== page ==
Walk In My Shoes Program: How can a child be a good friend to someone with apraxia? What can they do to help?
Jordan: The most important thing they can do is be patient. They can also have their friend's back. They should speak up if they are getting bullied, and they can tell a trusted adult. There was a time I couldn’t speak and couldn’t tell my mom what was happening to me at school, that I was being mistreated. My friend told his mom and she told my mom. I was really lucky to have that friend.
Walk In My Shoes Program: Aside from bullying and teasing, is there anything else you wish people wouldn’t do?
Jordan: Yes, I wish people would talk directly to the child. I’ve seen people ask a parent what their child would like when the child is right there--in fact, now that I think about it, that’s happened to me. I can remember thinking, “I’m right here, why aren’t they asking me?”
Walk In My Shoes Program: You are an invaluable resource because you understand what kids are going through, but you also have great insight into what the parents go through--and we know a lot of SLPs (speech-language pathologists) follow you too! What would you say to parents who worry that their child will have a lifetime of struggles ahead of them?
Jordan: I say this all the time--remember that your child’s current level of speech is not indicative of their future ability to speak. You have so much time left, and there is nothing wrong with having apraxia. Also, look at what apraxia has given you, look at who it has made you become, and see the value in the things you have learned through this experience. I find that children with apraxia are often hardworking and strong. It has made me who I am and I wouldn’t be me without it.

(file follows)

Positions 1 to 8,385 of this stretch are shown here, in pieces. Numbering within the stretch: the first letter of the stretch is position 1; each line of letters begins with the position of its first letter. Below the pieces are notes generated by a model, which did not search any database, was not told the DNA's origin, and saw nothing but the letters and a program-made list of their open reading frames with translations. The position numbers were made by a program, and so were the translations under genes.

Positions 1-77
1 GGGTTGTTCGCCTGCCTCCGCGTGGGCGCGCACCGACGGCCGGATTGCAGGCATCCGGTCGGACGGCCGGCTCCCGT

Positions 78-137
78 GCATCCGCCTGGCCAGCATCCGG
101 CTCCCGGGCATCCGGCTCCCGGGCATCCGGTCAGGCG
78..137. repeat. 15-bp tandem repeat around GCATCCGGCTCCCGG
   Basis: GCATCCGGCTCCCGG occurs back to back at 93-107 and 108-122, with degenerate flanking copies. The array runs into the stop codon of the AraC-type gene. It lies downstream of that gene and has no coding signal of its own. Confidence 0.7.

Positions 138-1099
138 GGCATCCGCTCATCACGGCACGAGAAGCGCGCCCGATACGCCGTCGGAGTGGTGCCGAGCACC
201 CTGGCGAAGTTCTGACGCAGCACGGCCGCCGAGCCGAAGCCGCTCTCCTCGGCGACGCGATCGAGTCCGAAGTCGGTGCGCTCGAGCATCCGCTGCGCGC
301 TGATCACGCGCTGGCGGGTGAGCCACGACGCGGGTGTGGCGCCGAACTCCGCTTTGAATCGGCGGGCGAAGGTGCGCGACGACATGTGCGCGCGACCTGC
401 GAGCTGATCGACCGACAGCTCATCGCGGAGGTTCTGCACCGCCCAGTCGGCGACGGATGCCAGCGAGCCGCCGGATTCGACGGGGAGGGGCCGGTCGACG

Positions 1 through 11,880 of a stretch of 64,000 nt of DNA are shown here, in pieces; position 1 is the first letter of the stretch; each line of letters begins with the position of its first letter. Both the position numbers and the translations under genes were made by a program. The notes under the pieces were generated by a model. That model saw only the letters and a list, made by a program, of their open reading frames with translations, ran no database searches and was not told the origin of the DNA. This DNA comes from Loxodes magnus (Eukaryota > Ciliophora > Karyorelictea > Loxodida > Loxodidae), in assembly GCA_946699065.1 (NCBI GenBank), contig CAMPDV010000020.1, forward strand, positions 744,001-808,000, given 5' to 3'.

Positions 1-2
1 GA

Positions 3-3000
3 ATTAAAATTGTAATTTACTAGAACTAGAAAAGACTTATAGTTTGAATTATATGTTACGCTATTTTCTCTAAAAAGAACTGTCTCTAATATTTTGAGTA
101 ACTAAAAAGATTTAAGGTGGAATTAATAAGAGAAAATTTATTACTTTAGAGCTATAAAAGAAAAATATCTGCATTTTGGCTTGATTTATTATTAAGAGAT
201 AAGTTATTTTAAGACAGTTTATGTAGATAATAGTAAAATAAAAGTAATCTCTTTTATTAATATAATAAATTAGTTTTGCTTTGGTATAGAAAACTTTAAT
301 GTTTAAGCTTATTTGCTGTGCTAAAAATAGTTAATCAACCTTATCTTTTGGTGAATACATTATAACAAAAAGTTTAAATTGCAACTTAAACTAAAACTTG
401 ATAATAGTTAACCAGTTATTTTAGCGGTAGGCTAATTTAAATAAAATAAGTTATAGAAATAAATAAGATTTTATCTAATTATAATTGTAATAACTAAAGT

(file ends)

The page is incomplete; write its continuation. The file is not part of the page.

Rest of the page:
Walk In My Shoes Program: You are doing so many great things--your blog, mentoring kids, educating teachers, supporting parents, do you have something new coming up soon?
Jordan: Yes, I have some big projects coming up in the next couple of months, some of which I can’t reveal yet, but you can find hints on my social media pages. I can say that I have been working to get new laws passed that help law enforcement officers quickly learn if they have pulled over someone with apraxia, so that information will come up when they run their tags.
Walk In My Shoes Program: Thank you so much, Jordan, it’s been a pleasure talking with you and we wish you the best with your advocacy, mentorship, and all of your future projects.
For information about bringing the Walk In My Shoes Program to your school, contact firstname.lastname@example.org